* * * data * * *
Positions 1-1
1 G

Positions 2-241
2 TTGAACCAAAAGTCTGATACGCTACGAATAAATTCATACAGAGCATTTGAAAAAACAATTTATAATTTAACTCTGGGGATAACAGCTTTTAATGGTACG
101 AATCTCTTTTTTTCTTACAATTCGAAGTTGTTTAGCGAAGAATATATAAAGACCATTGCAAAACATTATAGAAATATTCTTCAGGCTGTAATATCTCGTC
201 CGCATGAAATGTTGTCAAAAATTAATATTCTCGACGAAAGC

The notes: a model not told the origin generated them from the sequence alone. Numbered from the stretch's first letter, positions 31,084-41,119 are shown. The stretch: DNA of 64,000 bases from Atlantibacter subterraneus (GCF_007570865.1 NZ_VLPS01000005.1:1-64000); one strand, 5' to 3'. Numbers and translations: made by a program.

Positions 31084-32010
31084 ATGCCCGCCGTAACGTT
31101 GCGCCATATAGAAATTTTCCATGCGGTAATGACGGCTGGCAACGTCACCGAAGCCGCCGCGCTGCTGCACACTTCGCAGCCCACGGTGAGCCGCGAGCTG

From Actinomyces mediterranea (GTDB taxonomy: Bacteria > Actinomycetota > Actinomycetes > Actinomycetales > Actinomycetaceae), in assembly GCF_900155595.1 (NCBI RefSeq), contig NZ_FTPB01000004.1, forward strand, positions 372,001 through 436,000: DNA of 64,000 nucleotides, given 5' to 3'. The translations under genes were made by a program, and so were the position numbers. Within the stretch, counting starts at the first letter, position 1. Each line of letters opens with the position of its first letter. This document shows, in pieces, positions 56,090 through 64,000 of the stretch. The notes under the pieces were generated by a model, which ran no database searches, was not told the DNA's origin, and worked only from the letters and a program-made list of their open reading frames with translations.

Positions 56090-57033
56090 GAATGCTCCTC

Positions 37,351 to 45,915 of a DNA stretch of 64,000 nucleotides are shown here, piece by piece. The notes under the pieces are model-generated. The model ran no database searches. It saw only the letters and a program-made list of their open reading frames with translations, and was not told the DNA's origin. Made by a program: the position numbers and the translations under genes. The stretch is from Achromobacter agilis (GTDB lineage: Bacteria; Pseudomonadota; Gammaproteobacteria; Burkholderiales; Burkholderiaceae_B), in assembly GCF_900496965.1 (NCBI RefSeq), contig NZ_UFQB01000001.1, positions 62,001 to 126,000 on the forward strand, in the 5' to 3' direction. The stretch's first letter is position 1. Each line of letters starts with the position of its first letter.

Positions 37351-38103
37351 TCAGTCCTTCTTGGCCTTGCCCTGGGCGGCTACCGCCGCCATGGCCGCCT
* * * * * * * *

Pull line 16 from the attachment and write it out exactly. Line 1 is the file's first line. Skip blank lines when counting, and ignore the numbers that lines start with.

37351 TCAGTCCTTCTTGGCCTTGCCCTGGGCGGCTACCGCCGCCATGGCCGCCT